Most recently, I shared my list of 75 books I read over the course of 2015.
This post highlights my top 10 choices from that list.
I read a good number of good books this year, so it might not be fair to some of the others in the 65 other books. But here goes, with these books listed in no particular order. (Hey, don’t expect me to actually rank the top 10! :))
These books are not all written with commentary, but as I’m learning, sometimes done is better than perfect when you have to make a choice between the two.
Big Magic: Creative Living Beyond Fear ( Elizabeth Gilbert)
Some people liked this book; others weren’t so keen. You can count me in the first group. Big Magic touches on creativity, capturing inspiration in the moment, and leaning into the fear that would otherwise drives us from attempting some big, scary-amazing things. I haven’t been a big Elizabeth Gilbert fan in the past; but Big Magic definitely changed that.
Lean In: Women Work and the Will to Lead ( Sheryl Sandberg)
I’m late to the game for reading Lean In, but it was the perfect shot in the arm for me this year. (Well, once I regained mental and physical energy after some crazy roller coasters of life!) Leaning in is a personal theme for my 2016 goals, and I was motivated and inspired by so much of what Sheryl Sandberg wrote here.
Coupled with a Christian theology of female work and calling (Hannah Anderson’s Made for More has proved a seminal work on this for me), I’m growing into a better understanding of living out my calling, as a female citizen both of a global society and a kingdom not of this world. This book was helpful in gaining perspective.
The Body Keeps the Score: Brain Mind and Body in the Healing of Trauma ( Bessel A. van der Kolk)
This was a hard, but helpful read, blending psychology with physiology. This book primarily proved to be an incredible resource for empathizing and listening to those who have been through difficult circumstances.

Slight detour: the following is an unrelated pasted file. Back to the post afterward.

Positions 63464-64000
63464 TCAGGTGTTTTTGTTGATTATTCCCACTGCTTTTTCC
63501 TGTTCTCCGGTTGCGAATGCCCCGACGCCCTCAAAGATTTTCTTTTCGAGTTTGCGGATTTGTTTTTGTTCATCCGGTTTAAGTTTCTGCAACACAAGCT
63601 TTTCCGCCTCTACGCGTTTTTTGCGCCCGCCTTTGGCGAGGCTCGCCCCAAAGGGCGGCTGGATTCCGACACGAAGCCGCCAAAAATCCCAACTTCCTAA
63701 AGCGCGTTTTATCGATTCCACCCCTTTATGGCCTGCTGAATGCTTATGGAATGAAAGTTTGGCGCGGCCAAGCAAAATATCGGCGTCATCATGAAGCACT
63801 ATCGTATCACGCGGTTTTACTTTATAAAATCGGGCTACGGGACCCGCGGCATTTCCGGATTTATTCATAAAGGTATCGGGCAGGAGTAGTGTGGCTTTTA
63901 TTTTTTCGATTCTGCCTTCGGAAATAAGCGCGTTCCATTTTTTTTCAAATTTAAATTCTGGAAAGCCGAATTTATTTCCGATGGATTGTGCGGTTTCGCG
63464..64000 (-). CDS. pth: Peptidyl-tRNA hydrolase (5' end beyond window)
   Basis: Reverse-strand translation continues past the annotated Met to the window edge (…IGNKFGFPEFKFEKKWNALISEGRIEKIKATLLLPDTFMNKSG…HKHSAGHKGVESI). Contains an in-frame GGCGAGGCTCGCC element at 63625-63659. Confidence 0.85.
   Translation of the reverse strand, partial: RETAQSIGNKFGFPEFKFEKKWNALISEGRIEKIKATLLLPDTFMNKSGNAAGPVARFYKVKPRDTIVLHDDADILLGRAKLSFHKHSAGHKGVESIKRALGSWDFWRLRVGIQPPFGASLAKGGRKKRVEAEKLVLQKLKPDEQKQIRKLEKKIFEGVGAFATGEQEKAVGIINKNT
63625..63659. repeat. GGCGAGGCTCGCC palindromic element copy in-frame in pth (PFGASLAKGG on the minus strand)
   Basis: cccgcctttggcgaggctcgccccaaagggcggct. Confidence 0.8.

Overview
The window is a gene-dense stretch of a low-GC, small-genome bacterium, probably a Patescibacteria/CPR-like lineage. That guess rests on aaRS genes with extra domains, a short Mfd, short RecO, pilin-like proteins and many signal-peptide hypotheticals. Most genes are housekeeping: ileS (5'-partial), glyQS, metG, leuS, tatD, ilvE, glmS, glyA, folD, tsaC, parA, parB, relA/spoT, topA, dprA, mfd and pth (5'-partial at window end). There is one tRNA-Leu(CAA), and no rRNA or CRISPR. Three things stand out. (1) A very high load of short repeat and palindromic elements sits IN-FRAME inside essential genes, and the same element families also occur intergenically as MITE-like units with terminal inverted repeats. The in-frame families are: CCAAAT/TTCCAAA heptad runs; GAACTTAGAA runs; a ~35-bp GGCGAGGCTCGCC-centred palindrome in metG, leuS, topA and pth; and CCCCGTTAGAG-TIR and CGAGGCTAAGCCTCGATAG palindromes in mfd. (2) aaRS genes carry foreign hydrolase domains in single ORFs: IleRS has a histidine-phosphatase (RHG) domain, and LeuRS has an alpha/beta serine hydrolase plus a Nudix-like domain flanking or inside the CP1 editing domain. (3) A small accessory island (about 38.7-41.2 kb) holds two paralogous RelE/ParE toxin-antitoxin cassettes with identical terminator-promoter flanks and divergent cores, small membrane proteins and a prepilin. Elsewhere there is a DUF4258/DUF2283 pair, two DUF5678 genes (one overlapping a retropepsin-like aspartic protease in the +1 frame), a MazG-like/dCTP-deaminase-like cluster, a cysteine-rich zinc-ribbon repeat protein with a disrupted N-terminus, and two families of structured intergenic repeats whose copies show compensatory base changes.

What’s Best Next: How the Gospel Transforms the Way You Get Things Done ( Matt Perman, John Piper)
This is a great work on productivity and work and theology. All in one! What’s Best Next was one of the few books for which I wrote a review in 2015, found here.
Essentialism: The Disciplined Pursuit of Less ( Greg McKeown)
Essentialism is another productivity-themed book, honing in on focus and cutting out distraction. I also wrote a review of Essentialism here.
Americanah ( Chimamanda Ngozi Adichie)
This is a fiction work, but dealt with many of the realities of life for African Americans, Africans in America, an American understanding of race, and the outsider’s perspective on all. All carried with a fascinating story, too.
Out of Sorts: Making Peace with an Evolving Faith (Sarah Bessey)
The timing of this book with the circumstances of my life was providential. Like Sarah, Daniel and I have experienced a similar evolution of our faith, from passionate naïveté, to disillusionment and brokenness, to a return of sorts to a more robust faith. At times, Sarah’s writing was hard and touched on many not-quite-healed-yet wounds for both Daniel and I as we journeyed through the book; but overall, it was freeing, uplifting, and affirming in our journey and shifts of life’s callings. If you’ve been in manipulative or abusive religious systems, I highly recommend this book; and even if you haven’t, it would be a helpful read for those trying to understand their own faith, doubts, and the struggles with those who have been in more difficult situations.
Bandersnatch: An Invitation to Explore Your Unconventional Soul (Erika Morrison)
Hands Free Life: 9 Habits for Overcoming Distraction Living Better and Loving More ( Rachel Macy Stafford)
As a mom of 4 in a digital age, this was a timely reminder. Rachel frames her exhortations positively, and it was like a refreshing chat with a mom who is just a few years ahead of me. If you need to be refreshed in the joy it is to spend time and create memories with your young children, this book is a great source of motivation and encouragement on that theme.
Grace for the Good Girl: Letting Go of the Try-Hard Life ( Emily P. Freeman)
Like Emily, I was the good girl, and my worth was found in fitting into whatever particular spiritual model my authorities held up for me to emulate. In recent years, life has been a constant roller coaster of trying to please people and trying to extricate the true Gospel from a framework of legalism. On such themes, this book segwayed well with the other books I read for the year.
It was a good year in books. I’m looking forward to this coming year’s reads. I took almost all of December off from reading, and it was good to have that space in between and to meet my goal in November.
What were your favorite reads from 2015? I am more than eager for suggestions!